Client identification and verification: Are you ready?

July 21, 2008

Note: At their October meeting, the Benchers approved a start date of December 31, 2008 for the Law Society’s new client identification and verification rules. The Benchers granted a time extension to allow for further refinement the rules and consideration of suggestions received from members and others.

The Law Society's new client identification and verification rules take effect November 1, 2008. Are you ready for them?

The Benchers have approved in principle 12 new rules for client identification and verification. These rules were developed by the Act and Rules Subcommittee of the Executive Committee of the Benchers, based on a model rule adopted by the Federation of Law Societies of Canada. The rules are designed to codify the steps prudent legal counsel would take in normal course to verify the identity of a new client.

In 2000, the federal government passed legislation now known as the Proceeds of Crime (Money Laundering) and Terrorist Financing Act. Since then, the Federation of Law Societies of Canada has held discussions with the federal government regarding the appropriate anti-money laundering regime for the legal profession, and has developed a model client identification and verification rule for lawyers in Canada.

These new rules will ensure that lawyers contribute to the fight against crime, without compromising the independence of the profession, solicitor-client privilege or client confidentiality. All provincial and territorial law societies are expected to enact similar rules this year.

If you have any questions or need more information about the new client identification and verification rules, contact Barbara Buchanan, Practice Advisor, Conduct & Ethics at 604-697-5816 or bbuchanan@lsbc.org.

General information

As of November 1, 2008, lawyers will be required to follow the client identification and verification procedures contained in Law Society Rules 3-91 to 3-102 when retained by a client.

Identification and verification are two distinct concepts. The client identification requirements apply whenever a lawyer provides professional services to a client. These requirements call for obtaining basic identification information about individual clients or organizational clients in every retainer, subject to certain exceptions.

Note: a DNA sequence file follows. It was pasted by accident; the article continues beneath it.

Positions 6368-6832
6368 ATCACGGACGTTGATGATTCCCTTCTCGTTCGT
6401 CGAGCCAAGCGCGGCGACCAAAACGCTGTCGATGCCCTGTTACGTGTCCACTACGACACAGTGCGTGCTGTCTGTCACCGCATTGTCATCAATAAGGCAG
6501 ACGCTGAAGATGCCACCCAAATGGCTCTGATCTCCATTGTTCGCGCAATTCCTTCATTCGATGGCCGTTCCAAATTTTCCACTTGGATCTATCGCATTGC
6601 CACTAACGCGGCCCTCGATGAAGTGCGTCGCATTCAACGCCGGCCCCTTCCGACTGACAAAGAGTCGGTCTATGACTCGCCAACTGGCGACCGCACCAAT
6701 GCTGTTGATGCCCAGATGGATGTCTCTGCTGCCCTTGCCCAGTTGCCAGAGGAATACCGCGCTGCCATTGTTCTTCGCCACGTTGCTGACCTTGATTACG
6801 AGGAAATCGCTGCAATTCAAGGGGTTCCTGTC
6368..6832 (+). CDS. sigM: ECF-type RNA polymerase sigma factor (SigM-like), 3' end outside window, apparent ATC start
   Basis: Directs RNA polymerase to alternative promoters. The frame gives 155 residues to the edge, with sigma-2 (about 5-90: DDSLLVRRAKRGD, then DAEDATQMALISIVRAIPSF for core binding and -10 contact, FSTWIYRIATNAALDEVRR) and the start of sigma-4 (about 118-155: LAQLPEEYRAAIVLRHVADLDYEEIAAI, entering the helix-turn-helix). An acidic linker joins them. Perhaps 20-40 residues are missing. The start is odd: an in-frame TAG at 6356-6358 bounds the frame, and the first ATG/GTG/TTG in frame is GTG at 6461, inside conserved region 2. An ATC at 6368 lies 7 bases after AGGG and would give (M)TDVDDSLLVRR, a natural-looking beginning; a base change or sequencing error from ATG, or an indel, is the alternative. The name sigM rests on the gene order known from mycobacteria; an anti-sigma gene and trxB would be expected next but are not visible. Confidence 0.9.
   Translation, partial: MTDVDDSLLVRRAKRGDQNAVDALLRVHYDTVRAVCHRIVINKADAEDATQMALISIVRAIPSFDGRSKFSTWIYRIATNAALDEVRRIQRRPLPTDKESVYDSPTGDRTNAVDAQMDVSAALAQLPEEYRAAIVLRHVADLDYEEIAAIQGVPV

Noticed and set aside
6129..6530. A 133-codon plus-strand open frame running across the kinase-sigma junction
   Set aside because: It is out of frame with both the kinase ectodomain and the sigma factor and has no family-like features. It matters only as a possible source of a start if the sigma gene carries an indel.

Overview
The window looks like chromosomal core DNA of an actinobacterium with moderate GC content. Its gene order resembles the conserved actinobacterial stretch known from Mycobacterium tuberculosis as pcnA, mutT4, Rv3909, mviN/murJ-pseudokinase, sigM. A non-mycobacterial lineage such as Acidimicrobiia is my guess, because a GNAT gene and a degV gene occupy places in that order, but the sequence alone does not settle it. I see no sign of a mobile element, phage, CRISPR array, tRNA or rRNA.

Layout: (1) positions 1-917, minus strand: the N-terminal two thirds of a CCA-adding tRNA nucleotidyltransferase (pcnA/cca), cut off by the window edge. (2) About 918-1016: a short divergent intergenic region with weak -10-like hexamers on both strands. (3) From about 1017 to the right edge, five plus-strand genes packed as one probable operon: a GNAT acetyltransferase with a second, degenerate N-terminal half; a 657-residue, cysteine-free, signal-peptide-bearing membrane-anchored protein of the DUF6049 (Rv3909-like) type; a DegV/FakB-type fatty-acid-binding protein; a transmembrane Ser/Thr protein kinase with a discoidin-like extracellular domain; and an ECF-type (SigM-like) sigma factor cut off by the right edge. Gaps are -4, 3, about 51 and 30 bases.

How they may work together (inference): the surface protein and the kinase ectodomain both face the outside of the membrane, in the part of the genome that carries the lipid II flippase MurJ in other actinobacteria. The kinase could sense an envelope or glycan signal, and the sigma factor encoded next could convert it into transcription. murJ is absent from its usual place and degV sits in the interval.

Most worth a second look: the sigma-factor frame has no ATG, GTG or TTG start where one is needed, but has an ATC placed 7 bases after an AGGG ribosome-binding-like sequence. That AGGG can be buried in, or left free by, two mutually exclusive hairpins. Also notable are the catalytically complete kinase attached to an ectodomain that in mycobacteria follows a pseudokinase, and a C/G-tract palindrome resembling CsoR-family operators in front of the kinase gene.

The identity verification requirements are triggered where a lawyer receives, pays or transfers funds on behalf of a client or gives instructions for such activities on behalf of a client. A number of exceptions are included. For example, a lawyer is exempted from the verification requirements when money is paid to the lawyer by a financial institution, public authority, or public company, or received from the trust account of another lawyer.

Lawyers must keep a record of the information and documents obtained to identify and verify a client's identity. Lawyers must also retain a copy of every document used to verify the identity of any individual client or organizational client when providing legal services in respect of a financial transaction.

Frequently asked questions (FAQ)

The Law Society has developed a list of frequently asked questions that are meant to assist in explaining the client identification and verification requirements. More information may be added at a future date. Click here to access the full FAQ on the Law Society website.

1. The Rules talk about identification and about verification. What's the difference between them?

Identification refers to the basic information you need to obtain and record about your client to know who they are whenever you are retained: their name, address, telephone number, occupation, etc.

Verification refers to the information you need to obtain to confirm that your client is who or what they say they are. Verification is required only when you are acting for a client or giving instructions on behalf of a client regarding the receiving, payment or transferring of money.

When you are verifying a client's identity, you must obtain and retain a copy of every document used to verify the client's identity.

2. In what circumstances am I required to identify my client?

You must identify your client whenever you are retained to provide legal services, except:

(a) when you provide legal services to your employer, in respect of a financial transaction;

(b) when you are acting as an agent for another lawyer who has already identified the client; or

(c) when you are acting for a client who has been referred to you by another lawyer who has already identified the client.

3. I was acting for a client on a matter before November 1, 2008 and the matter is continuing. Do I have to identify this client?

Not as long as the matter is the same. But if you take on a new matter for the client you must comply with the identification and verification requirements regardless of whether the client is an existing client.

4. What are my obligations in determining whether a lawyer for whom I am acting as agent or a lawyer who has referred a client to me has taken the necessary steps to identify that client?

You are expected to exercise due diligence to satisfy yourself that the other lawyer has already identified the client. This would involve asking the other lawyer to confirm to you that he or she has complied with the requirements.

Further reading

For further information about client identification and verification, please consult the following Law Society publications:

If you have any outstanding questions or need more information about the new client identification and verification rules, contact Barbara Buchanan, Practice Advisor, Conduct & Ethics at 604-697-5816 or bbuchanan@lsbc.org.